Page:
Playing with Numbers
There are times in the ferocious Texas summer heat when I find myself taking refuge in whimsy. I recently spent an August afternoon trying to compute how many comments on student work have been uttered during my tenure as director.
It was an eccentric project, I’ll grant you, but bear with me. I’ve been director of the Michener Center for seventeen years. On average we hold four workshops a semester at the Dobie House. Normal class size is twelve. I would estimate that each student brings in ten comments to share with the writer whose work is being critiqued. Each writer receives 110 comments on his or her work (this may vary depending on whether you’re talking about fiction, poetry, playwriting or screenwriting, but not by much). In my fiction classes we do three stories per session. According to my math, this means that over seventeen years, 612,000 comments have been uttered across our mesquite conference room table.
While not as large a number as the national debt, the number of sperm dying in the mad rush to fertilize an egg, or the number of prayers chanted by monks during the Dark Ages, it still is a daunting figure.
It raises a raft of questions. How many of those comments were intelligent? I’m speculating here, but I’d say roughly 453,00. How many were thoughtful? 291,564. Smart, but beside the point? 97,600. Bone-headed? 43,214. Uttered by people who were merely echoing their classmates’ comments because they hadn’t actually read the work? 31,336.
Too much criticism from too many sources will drive any writer crazy. Imagine trying to play Beethoven in a blizzard. When a writer walks around with too many voices in his head, disaster is sure to follow. Rilke’s first bit of advice to his young poet was to shield himself from criticism for as long as he could, to find his voice in solitude. There’s wisdom in that. While I may draw a paycheck criticizing student work, when I’m writing a novel I never let anyone look at it for a couple of years.
But the issue is not a simple one. The right comment spoken at the right time can change the course of a writer’s career. What writer isn’t on the lookout for the perfect reader, someone in sympathy with his or her intent, but also brave enough to speak the truth?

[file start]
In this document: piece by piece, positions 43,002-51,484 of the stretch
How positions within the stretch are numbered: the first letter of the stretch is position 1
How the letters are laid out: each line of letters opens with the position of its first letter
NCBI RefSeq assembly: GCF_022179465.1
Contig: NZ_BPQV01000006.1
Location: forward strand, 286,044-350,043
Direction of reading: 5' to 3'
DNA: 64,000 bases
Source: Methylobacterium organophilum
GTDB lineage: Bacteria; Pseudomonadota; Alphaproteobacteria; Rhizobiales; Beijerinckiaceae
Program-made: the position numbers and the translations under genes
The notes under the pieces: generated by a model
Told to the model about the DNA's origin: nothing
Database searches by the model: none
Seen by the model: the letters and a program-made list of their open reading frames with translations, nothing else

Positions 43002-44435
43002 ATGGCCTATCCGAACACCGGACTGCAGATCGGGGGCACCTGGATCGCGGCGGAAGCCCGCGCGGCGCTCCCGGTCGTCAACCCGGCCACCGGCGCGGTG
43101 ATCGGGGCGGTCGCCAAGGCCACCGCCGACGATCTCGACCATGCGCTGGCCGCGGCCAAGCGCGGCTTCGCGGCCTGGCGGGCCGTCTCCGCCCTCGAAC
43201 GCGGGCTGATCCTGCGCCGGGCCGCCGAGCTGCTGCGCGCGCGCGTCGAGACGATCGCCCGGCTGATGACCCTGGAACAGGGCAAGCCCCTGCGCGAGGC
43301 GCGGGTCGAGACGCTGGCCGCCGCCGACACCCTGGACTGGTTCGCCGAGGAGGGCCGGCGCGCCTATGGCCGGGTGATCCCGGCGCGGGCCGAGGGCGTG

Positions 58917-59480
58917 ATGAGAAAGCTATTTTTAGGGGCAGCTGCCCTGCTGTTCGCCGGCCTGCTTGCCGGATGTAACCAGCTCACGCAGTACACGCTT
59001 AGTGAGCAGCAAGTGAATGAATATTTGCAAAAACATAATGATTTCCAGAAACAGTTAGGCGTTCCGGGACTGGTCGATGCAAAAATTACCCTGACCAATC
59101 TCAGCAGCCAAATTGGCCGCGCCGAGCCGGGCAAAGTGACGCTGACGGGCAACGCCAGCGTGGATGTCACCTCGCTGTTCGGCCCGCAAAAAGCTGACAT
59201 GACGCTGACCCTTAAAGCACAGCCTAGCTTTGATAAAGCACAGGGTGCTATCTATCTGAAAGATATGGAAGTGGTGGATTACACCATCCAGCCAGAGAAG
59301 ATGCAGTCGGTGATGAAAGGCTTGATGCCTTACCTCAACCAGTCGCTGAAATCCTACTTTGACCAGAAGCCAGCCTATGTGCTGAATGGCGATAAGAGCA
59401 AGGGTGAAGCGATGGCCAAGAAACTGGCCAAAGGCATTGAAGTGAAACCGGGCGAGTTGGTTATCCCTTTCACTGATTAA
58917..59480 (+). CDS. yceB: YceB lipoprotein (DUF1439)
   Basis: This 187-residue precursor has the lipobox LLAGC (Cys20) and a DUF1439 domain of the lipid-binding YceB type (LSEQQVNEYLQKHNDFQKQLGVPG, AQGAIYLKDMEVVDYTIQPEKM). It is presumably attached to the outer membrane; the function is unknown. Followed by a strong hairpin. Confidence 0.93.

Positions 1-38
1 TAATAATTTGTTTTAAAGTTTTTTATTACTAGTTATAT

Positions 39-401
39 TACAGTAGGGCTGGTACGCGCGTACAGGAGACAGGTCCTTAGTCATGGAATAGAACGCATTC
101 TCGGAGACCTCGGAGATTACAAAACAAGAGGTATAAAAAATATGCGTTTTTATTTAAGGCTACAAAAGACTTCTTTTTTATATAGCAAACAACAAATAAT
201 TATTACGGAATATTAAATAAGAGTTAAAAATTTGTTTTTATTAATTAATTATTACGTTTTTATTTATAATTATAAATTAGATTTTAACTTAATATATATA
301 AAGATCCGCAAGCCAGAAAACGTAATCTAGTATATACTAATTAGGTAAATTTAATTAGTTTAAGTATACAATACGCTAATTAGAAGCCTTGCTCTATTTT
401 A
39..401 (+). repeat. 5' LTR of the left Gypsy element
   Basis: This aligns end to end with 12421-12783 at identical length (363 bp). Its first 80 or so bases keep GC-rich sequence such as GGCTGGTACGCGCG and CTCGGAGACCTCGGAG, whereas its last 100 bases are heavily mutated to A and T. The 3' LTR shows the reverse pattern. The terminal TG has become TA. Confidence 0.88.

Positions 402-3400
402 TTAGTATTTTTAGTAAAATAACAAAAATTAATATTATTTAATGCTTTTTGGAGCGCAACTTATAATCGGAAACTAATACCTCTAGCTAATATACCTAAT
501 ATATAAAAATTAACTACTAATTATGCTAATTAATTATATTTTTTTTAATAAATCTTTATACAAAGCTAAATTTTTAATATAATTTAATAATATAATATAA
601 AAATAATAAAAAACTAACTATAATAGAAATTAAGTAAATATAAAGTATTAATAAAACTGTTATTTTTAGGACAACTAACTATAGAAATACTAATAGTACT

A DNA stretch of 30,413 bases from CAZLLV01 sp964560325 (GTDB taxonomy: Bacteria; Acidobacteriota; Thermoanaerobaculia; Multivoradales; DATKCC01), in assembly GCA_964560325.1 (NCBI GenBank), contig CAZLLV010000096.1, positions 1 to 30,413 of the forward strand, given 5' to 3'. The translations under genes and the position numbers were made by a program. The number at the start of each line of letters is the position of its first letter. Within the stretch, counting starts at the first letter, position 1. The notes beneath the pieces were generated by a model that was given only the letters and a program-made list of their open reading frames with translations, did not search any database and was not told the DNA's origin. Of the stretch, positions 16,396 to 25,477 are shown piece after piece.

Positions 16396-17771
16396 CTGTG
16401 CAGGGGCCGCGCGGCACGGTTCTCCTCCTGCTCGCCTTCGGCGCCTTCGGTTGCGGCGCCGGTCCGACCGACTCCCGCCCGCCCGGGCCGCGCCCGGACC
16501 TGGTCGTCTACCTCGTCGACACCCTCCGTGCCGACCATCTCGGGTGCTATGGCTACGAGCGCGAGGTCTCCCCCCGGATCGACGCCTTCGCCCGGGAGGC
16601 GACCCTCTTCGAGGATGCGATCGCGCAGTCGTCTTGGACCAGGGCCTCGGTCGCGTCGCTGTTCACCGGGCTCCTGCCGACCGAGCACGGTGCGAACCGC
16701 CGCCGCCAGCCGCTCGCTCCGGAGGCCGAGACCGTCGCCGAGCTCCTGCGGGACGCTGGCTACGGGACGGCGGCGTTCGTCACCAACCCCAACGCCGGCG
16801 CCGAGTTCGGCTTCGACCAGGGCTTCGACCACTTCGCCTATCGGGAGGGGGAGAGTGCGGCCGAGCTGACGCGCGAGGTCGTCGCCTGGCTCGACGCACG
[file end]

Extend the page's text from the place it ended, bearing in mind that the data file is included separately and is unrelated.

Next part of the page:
One of the best things about writing programs is the furious intensity of the friendships that are formed there, the surreptitious exchange of manuscripts that goes on outside of class, the way that sparks can fly. The history of literature could barely be told without the history of friendships. What would Eliot have been without Pound? Or Hemingway without Gertrude Stein?
For twenty years I’ve walked around Town Lake on Sunday mornings with the novelist and screenwriter Steve Harrigan. We talk about children, friends, politics, and sometimes, usually after we pass the second bridge, our work.
These are not necessarily long conversations. I think we’re both naturally protective of our writing and wary of over-talking the life out of something. But these conversations are invariably useful, and often lifesavers. Sometimes all that is offered is a nudge or a word of encouragement. Other times the issues are more substantial—the issues of plausibility, the need for a fresh take on a scene or a character. Do some of the things he says piss me off? Absolutely. But I keep thinking about them and by Wednesday they often sound like words of genius.
How many writers have heeded Rilke’s advice about developing their voices in solitude? I’d say seven. It’s a complicated business. Writing never works very well by committee. The longer the list of writers on a Hollywood blockbuster, the surer you can be that the movie will be a mess. But on the other hand, writers do not thrive in terrariums. They need those private, never-to-be-repeated dreams of greatness, but they also need the grit of resistance. It takes a lot of sifting and winnowing to learn who to listen to, but it is one of the most important things you do as a writer. Take it from me: the radio needs to be turned down—a lot—but never totally off.